According to the National Association of Counties, "Section 401 requires companies to receive certificates from states to build federally-approved infrastructure, like pipelines, within that state’s borders. This section provides states the ability to deny projects if they deem it would have a negative impact on water quality within their jurisdictions, even if the project has received federal approval. Many state groups have expressed concerns that this executive orfer would block states' authorities to regulate pipeline and other energy infrastructure siting projects."
Burnett Oil Company damage "reevaluated"
While providing no justification or evidence, the Army Corps of Engineers backtracks on charges of extensive damage done to Big Cypress National Preserve by the fossil fuel industry.
Just a month after the U.S. Army Corps of Engineers sent a letter to Burnett Oil Company stating that the company’s fossil fuel exploration had caused channelization and done extensive damage to the wetlands of Big Cypress National Preserve, the USACE changed it’s mind. A four-paragraph letter backtracking the accusations, and written by Everglades Restoration Corp Commander Col. Andrew Kelly, provided no explanation as to why. The letter did say that the reversal came after consulting with staff at Big Cypress, though it contained no scientific or legal argument. Regardless of the reversal, the truth on the ground doesn't lie. Giant scars more than 20 feet across and stretching for 100 miles or more tell the real tale. The likely reason for the reversal? The Trump administration's bought-and-paid-for politics that place extraction over habitat at virtually every opportunity. Industry catches a break. People and the environment do not.
Marine National Monuments and Marine Sanctuaries threatened
As part of an effort to increase offshore drilling, Trump issues an executive order that would decimate protections for ocean habitat and wildlife and threaten some of the world’s most pristine ecosystems, which are valued for their biological diversity, importance to scientific research, and their role as economic drivers for coastal communities.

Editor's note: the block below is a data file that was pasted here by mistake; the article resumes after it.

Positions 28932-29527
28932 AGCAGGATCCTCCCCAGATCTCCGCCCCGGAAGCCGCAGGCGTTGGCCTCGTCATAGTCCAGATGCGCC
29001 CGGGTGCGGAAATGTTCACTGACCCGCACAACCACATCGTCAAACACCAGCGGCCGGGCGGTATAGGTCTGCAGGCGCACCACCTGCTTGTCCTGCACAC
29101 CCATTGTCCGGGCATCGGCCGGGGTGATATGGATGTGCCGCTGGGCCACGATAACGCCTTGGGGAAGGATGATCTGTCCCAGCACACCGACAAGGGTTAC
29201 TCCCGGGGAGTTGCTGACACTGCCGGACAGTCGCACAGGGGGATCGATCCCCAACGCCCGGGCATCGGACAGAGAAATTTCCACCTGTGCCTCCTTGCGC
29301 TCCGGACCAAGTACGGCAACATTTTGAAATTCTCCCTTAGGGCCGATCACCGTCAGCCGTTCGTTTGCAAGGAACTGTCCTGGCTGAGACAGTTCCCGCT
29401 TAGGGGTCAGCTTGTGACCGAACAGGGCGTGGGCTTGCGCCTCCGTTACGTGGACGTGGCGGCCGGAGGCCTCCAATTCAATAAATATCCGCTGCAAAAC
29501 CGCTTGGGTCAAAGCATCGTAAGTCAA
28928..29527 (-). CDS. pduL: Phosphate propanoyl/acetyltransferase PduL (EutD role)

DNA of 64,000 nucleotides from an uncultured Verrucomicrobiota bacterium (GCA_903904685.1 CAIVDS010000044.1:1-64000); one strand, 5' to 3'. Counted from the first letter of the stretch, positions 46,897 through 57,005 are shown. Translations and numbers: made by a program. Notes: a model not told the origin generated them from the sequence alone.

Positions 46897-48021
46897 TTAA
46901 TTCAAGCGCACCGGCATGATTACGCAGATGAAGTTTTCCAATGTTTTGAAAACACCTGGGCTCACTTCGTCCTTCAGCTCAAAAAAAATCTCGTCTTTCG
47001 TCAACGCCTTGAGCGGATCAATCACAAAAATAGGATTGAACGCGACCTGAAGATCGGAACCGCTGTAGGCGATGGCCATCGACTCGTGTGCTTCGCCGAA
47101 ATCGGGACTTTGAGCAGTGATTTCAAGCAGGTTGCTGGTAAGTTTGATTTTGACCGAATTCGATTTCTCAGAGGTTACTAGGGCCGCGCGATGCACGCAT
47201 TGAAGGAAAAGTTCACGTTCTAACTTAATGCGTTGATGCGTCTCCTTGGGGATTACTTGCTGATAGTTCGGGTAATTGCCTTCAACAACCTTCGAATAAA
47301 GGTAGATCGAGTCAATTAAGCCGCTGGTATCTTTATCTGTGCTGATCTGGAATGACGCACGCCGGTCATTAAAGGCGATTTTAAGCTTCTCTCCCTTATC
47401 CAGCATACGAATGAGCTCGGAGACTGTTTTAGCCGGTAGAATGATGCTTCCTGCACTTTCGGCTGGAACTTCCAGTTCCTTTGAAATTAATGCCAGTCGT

Trump's executive order, titled America First Offshore Energy Strategy, reviews and tries to revise the Outer Continental Shelf Oil and Gas Leasing Proposed Final Program; rescinds the ban on drilling inside Marine Sanctuaries created after July 14, 2008; orders Interior and Commerce to expedite Incident Harassment Authorizations under Marine Mammal Protection Act; requires Commerce to streamline permitting for seismic testing; starts process to review BSEE Well Control and Blowout Preventer Systems rule. The order is a giant gift to extractive industry, giving companies carte blanche to bypass what were widely regarded as traditional, common-sense regulations designed to protect sensitive offshore habitats.
Pebble Mine, back from the dead
Pebble Mine was formally blocked by the EPA in 2014, after years of scientific examination, economic analysis, consultation with Alaskan communities, and comments from hundreds of thousands of Americans asking the government to preemptively stop the mine under the powers granted to it by the Clean Water Act. After receiving pressure from foreign mining companies, other industry representatives, and the Alaskan governor, Trump's EPA announced it would rescind the Obama-era block on mining in the region, once again opening the door to a mine that would gut Bristol Bay, pilfering it for gold, copper and other minerals and leaving behind an estimated 10 billion tons of toxic waste in the middle of an active earthquake zone.